Yale's Beinecke Library Shows Off Two Valuable Collections with Staged Show

Yale University will celebrate the unique partnership of writer Gertrude Stein and composer Virgil Thomson with a production of "Four Saints in Three Acts," on February 19-21.

Yale University will celebrate the unique partnership of writer Gertrude Stein and composer Virgil Thomson with a production of “Four Saints in Three Acts,” on February 19-21.

Sponsored by Beinecke Rare Book and Manuscript Library and by Jonathan Edwards College, the opera will be performed by Yale undergraduates with cameo Yale faculty appearances.

The production team of musical director Richard Lalli, artistic director and designer Matthew Suttor, choreographer Bronwen Mac Arthur and assistant director Alex Yang are collaborating to bring a new vision of the work to the stage.

As famous for the friends who frequented her salon in Paris as she is for her literary output, Stein wrote the play in 1927. Thomson, a fellow American expatriate, studying composition in Paris at the time, wrote the music.

Yale is a logical place to stage the rarely performed play: The Beinecke houses the Stein Papers-which include paintings of her, two of her waistcoats, and a pair of fireplace chairs-and the Irving S. Gilmore Music Library at Yale has the Thomson Papers.

As described by Timothy Young, who is Assistant Curator of Modern Books and Manuscripts at Beinecke and the dramaturge for the play, “Four Saints in Three Acts” was written as a play then was turned into an opera. It is, he notes, neither about four saints-he reckons dozens of holies make their way on the stage in the course of the play-nor does it take place in three acts.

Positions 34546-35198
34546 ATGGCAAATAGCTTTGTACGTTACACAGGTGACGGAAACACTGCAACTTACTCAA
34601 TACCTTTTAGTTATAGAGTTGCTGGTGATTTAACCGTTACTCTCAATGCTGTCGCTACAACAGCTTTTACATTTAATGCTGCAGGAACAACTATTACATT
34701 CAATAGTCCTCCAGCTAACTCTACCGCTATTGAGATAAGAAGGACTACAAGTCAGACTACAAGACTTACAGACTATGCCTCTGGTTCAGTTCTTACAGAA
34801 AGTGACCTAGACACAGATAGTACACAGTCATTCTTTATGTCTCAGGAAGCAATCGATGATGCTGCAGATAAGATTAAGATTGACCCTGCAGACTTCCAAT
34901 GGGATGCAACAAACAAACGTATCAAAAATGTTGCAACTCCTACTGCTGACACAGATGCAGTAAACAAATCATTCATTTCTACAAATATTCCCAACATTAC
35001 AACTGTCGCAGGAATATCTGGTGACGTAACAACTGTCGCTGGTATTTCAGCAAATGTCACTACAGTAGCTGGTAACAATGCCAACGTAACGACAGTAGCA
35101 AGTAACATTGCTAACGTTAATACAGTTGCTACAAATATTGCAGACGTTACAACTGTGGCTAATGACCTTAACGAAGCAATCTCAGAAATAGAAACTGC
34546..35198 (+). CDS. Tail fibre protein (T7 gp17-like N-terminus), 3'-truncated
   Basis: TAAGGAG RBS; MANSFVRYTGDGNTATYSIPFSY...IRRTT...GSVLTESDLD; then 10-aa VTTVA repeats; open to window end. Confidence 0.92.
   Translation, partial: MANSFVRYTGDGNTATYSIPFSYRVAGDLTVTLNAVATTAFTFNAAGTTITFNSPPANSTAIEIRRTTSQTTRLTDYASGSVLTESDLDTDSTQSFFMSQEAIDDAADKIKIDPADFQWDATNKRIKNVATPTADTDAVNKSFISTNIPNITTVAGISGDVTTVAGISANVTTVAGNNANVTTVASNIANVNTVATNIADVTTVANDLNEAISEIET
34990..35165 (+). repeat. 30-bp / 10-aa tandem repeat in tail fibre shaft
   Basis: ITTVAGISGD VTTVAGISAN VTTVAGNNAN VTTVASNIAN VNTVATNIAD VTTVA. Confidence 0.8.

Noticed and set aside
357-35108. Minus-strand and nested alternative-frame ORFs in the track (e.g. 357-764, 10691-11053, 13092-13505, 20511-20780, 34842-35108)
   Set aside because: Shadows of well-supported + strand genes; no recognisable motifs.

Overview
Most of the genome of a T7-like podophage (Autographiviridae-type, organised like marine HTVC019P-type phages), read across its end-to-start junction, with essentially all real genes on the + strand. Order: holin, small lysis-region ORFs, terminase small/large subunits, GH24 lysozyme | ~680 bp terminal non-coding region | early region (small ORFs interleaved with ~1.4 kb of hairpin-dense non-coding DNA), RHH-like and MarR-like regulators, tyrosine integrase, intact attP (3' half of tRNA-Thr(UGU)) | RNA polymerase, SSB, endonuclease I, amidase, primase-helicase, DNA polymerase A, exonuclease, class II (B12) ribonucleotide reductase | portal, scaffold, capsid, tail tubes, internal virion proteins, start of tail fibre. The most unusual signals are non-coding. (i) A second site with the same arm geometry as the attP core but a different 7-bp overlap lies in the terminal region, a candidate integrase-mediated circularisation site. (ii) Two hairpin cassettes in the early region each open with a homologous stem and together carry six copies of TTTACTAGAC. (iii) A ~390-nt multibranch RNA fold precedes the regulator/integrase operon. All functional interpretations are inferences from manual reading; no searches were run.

Stein, according to Young, could not herself say what the play was “about,” in terms of a story line. Rather, says Young, “Four Saints” is “simply a landscape populated by things and pieces of things.”

Stein’s synopsis of the action is: “Act I is scenes from the life of Saint Teresa of Avila. Act II is a garden party in the country near Barcelona. Act III is about Saint Ignatius of Loyola. Act IV is the memory of the other saints and the ending.”

Thomson, who was a student of famed composition teacher Nadia Boulanger in Paris, set Stein’s words to music that is modern yet quite reflective of American musical traditions. Foxtrots, folk dances and Protestant hymns are heard throughout the score.

The play premiered as the inaugural event of the Avery Memorial Theatre of the Wadsworth Atheneum in Hartford, Connecticut on February 8, 1934.

“Four Saints in Three Acts” will be performed four times at the theater in Holcomb T. Green Hall, 1156 Chapel Street. Performances are: February 19 at 8 p.m., February 20 at 5 p.m. and 8 p.m.; and February 21 at 8 p.m.

The event is free and open to the public, but seating is limited. Tickets can be obtained by sending an e-mail request to megan.stern@yale.edu.

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Dorie Baker: dorie.baker@yale.edu, 203-432-1345